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Video

What to expect from today’s NAFTA renegotiations

Aug 16, 2017
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Workers in a maquila in Ciudad Juarez, Mexico. 
Joe Raedle/Newsmakers

Attacking the North American Free Trade Agreement was a central part of President Trump’s campaign. But as talks between the U.S., Canada and Mexico open up today, his administration has the chance to change it.  

To get a sense of what the three countries are going to be hashing out during these negotiations, we called up Mickey Kantor, who was the U.S. Trade Representative under the Clinton administration and helped negotiate parts of the original trade agreement. Below is an edited transcript of the conversation.

Sabri Ben-Achour: So do you expect a major overhaul of NAFTA to result from this negotiation, or just a bunch of small cosmetic changes?

Mickey Kantor: Oh, I think we’re somewhere in between. There’ll be changes. I think there will be an updating which we need desperately. NAFTA negotiations began in 1989 — that’s 28 years ago. We finished it in 1993, and that’s 24 years ago. A lot has happened since then, especially in the IP, artificial intelligence, cloud world and so there will not be major changes. I predict there will be updating. 

Ben-Achour: So where are the fights going to be? Where are the big sticking points?

Kantor: Well, the first sticking point is where are we going to settle disputes? Are we going to settle them internally with the U.S. using its laws, but being judge, jury and prosecutor with regard to dumping products on markets or whether products are subsidized and able to operate independently? Canada is going to fight very hard, as is Mexico, to keep the disputes over dumping and countervailing duties, we call it, inside the NAFTA court, and the U.S. will fight to take it outside NAFTA so it can operate independently.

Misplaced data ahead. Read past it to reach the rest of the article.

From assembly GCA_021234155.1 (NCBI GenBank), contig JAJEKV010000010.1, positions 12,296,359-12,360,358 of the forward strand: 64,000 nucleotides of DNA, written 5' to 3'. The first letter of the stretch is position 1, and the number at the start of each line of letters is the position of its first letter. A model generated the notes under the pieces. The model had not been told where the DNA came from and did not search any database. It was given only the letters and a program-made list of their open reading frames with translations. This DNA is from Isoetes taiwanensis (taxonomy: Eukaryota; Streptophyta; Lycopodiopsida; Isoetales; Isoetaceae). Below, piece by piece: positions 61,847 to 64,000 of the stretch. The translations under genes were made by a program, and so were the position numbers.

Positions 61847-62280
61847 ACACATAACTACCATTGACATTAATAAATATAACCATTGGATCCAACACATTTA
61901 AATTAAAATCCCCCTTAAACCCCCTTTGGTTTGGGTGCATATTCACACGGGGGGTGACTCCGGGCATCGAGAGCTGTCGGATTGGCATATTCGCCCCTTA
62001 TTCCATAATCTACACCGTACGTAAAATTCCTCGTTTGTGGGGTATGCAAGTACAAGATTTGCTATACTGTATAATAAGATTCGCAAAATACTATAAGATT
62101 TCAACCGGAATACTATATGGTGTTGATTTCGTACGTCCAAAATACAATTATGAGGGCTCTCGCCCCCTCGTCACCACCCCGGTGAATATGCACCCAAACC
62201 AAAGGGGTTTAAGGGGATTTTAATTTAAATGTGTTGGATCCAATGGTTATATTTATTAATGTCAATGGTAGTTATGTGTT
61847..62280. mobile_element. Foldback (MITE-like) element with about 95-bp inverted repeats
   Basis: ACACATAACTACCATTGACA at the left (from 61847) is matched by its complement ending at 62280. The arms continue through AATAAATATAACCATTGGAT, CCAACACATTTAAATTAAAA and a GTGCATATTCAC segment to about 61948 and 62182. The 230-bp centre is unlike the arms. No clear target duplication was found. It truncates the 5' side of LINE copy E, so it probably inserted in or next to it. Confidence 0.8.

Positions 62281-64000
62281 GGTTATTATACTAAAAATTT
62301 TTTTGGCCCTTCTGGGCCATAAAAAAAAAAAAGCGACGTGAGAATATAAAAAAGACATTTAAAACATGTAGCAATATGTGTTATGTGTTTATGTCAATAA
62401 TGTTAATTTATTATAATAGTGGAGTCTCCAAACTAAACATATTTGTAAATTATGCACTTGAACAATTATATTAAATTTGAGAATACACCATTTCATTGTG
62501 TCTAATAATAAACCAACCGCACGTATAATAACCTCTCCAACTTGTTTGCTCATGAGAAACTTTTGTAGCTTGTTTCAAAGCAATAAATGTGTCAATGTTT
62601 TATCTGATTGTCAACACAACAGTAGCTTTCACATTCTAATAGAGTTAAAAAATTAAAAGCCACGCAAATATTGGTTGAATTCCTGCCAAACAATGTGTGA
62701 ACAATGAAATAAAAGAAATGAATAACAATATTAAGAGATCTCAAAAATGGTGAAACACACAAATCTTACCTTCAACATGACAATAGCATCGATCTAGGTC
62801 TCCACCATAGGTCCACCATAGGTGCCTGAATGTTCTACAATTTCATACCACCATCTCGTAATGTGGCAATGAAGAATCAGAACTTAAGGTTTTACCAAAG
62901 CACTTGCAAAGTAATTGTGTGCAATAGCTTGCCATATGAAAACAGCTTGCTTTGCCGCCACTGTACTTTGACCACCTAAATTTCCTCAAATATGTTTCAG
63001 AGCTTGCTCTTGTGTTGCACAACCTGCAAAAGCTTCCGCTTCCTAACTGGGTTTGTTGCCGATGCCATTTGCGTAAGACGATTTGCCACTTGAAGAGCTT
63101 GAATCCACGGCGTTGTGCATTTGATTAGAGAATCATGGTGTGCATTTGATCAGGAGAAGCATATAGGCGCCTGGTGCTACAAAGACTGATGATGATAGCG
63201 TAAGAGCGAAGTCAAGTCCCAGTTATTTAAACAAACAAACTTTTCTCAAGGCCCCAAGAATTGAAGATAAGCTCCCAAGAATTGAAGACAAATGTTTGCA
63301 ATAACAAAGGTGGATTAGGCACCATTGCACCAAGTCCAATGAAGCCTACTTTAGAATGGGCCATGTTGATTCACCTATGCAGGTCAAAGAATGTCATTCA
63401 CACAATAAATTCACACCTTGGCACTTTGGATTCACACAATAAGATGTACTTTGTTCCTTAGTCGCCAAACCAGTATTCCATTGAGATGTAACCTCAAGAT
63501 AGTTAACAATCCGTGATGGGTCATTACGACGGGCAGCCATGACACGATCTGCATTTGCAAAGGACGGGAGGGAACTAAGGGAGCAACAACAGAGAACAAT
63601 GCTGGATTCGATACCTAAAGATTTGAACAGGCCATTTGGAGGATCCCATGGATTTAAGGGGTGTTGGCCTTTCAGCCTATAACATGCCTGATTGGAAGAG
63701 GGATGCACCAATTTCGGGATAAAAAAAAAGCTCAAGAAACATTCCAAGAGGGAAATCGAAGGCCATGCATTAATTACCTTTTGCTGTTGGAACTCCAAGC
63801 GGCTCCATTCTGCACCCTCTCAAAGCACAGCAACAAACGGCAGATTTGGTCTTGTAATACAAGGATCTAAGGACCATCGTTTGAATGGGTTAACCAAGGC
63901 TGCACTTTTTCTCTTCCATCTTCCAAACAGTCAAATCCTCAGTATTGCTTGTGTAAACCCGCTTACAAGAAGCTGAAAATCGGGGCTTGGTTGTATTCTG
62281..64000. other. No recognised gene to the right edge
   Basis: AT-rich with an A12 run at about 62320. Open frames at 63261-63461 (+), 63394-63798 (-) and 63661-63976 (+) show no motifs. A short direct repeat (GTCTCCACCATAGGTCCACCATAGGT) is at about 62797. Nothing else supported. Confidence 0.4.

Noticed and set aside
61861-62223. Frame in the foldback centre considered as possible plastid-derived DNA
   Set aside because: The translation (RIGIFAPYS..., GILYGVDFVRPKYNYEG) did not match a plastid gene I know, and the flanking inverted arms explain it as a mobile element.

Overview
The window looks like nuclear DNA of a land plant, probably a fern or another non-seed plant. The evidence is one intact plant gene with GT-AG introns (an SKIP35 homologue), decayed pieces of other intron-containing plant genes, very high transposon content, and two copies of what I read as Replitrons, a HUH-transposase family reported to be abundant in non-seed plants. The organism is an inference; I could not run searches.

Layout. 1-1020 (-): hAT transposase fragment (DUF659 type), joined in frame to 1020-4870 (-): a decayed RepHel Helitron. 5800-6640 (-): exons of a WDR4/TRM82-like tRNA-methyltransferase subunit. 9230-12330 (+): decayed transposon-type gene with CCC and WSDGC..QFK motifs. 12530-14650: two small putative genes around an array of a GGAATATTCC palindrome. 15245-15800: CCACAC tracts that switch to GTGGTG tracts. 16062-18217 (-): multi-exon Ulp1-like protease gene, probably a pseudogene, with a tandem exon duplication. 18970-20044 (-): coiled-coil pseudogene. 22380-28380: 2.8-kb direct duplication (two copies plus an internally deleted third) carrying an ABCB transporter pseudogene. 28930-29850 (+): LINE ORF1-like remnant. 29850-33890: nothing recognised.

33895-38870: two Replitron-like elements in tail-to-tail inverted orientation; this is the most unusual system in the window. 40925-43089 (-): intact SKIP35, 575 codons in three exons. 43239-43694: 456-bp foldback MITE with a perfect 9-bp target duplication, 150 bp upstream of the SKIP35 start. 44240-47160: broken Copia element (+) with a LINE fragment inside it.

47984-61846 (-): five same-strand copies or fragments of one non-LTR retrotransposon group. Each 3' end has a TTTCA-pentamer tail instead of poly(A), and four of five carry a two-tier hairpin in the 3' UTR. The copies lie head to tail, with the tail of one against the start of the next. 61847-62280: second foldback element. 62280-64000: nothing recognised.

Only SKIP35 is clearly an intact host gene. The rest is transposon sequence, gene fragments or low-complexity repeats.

Ben-Achour: President Trump has repeatedly singled out the trade deficit with Mexico and Canada. Do you think that will come up in these negotiations? How realistic is it for a trade deal to address this?

Kantor: Trade deficits have very little to do with trade agreements. First of all, the strength of the economy is the first thing that has to do with trade deficits. If your economy, like the U.S., is stronger than others and you’re a consumer-based economy, of course you’re going to suck in a lot of goods from around the world. Then the currency changes and manipulations will affect the trade deficit. Whether or not your industries are competitive, how good is your infrastructure, wages, taxes — those are the things that affect the trade deficit. Trade agreements have very little effect on trade deficits.

Ben-Achour: What are you hoping to see come out of this process as someone who negotiated NAFTA in the first place?

Kantor: There are broader issues here. What we’re trying to do in trade is to create a rules-based system. We don’t want free trade, we want rules-based trade where everyone operates on a level playing field. And that’s what we should be trying to accomplish — a continued strong relationship with Mexico and Canada would be the first thing. Our exports to Mexico are as great as almost the entire European Union combined. Just think about that. Mexico and Canada are by far our largest trading partners and the three of us together are the largest trading area in the world. And so here we are trying to delicately update an agreement between three countries without upsetting the apple cart. And that’s what ought to be our goal.

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